Ag Groups Call for Estate Tax Repeal, Continuation of Stepped-up Basis

News / FBNews March 30, 2017

As congressional lawmakers turn their attention to taxes, farmers and ranchers are urging them to include estate tax repeal in any tax reform legislation they consider this year.                                                                                                                                          

“The estate tax is especially damaging to agriculture because we are a land-based, capital-intensive industry with few options for paying estate taxes when they come due. Unfortunately, all too often at the time of death, farming and ranching families are forced to sell off land, farm equipment, parts of the operation or take out loans to pay off tax liabilities and attorney’s fees,” 32 agriculture organizations, including the American Farm Bureau Federation, wrote to House Ways and Means Committee Chairman Kevin Brady (R-Texas) and Ranking Member Richard Neal (D-Mass.).

The groups also asked lawmakers to ensure the benefits of estate tax repeal are not eroded by the elimination of or restrictions to the use of the stepped-up basis.

Because farmland typically is held by one owner for several decades, setting the basis on the value of the farm on the date of the owner’s death under stepped-up basis is an important tax provision for surviving family members.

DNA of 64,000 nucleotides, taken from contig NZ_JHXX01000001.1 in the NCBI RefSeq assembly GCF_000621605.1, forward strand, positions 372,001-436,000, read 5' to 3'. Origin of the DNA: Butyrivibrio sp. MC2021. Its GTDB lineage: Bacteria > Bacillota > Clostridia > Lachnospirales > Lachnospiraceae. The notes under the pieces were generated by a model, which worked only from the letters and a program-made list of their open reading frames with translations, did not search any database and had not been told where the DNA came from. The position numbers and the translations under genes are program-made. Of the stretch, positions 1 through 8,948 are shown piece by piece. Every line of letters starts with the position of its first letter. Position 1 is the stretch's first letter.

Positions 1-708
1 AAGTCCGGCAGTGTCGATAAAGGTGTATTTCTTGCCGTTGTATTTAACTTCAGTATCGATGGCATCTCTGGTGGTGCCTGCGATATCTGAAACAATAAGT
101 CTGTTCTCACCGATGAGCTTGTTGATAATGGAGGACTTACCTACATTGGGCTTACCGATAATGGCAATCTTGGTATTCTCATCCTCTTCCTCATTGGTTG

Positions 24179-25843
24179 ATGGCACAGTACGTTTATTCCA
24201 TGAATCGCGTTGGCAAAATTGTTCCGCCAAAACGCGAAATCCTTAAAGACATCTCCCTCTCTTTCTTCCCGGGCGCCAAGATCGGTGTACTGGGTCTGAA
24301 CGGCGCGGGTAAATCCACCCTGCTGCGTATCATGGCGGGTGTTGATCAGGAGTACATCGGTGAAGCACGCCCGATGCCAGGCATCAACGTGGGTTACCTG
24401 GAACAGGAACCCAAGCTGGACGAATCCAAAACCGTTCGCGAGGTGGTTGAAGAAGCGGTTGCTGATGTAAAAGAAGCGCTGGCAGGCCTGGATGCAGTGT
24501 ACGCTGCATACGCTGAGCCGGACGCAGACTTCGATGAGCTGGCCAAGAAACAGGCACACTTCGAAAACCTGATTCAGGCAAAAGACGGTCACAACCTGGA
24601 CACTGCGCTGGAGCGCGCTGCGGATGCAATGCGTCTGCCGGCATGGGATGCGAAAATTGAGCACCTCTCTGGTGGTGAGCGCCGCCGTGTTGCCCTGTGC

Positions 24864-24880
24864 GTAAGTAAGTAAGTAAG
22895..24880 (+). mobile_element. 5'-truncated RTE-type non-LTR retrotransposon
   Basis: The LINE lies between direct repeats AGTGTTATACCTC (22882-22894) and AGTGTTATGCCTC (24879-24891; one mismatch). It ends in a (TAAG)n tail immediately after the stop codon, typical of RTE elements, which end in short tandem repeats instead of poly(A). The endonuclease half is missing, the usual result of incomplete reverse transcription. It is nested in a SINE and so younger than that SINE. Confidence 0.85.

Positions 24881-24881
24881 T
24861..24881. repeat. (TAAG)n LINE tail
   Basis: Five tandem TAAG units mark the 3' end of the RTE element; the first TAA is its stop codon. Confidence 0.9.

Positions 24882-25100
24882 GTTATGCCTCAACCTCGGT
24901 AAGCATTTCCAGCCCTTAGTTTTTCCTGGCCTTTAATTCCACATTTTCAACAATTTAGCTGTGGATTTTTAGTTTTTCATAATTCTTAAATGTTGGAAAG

—  Thirty-two agriculture organizations in a letter to House Ways and Means Committee leaders

The American Taxpayer Relief Act of 2012 permanently extended the estate tax exemption level to $5 million per person/$10 million per couple indexed for inflation, and maintained stepped-up basis, but the current economy, combined with the uncertain nature of agricultural production has left many farmers and ranchers guessing about their ability to plan for estate tax liabilities and unable to make prudent business decisions, the letter noted. 

“Until the estate tax is fully repealed it will continue to threaten the economic viability of family farms and ranches, as well as the rural communities and businesses that agriculture supports,” the groups wrote.

Emphasizing that the most effective tax code is a fair one, the organizations asked that “any tax reform legislation considered in Congress [strengthens] the business climate for farm and ranch families while ensuring agricultural businesses can be passed to future generations.”

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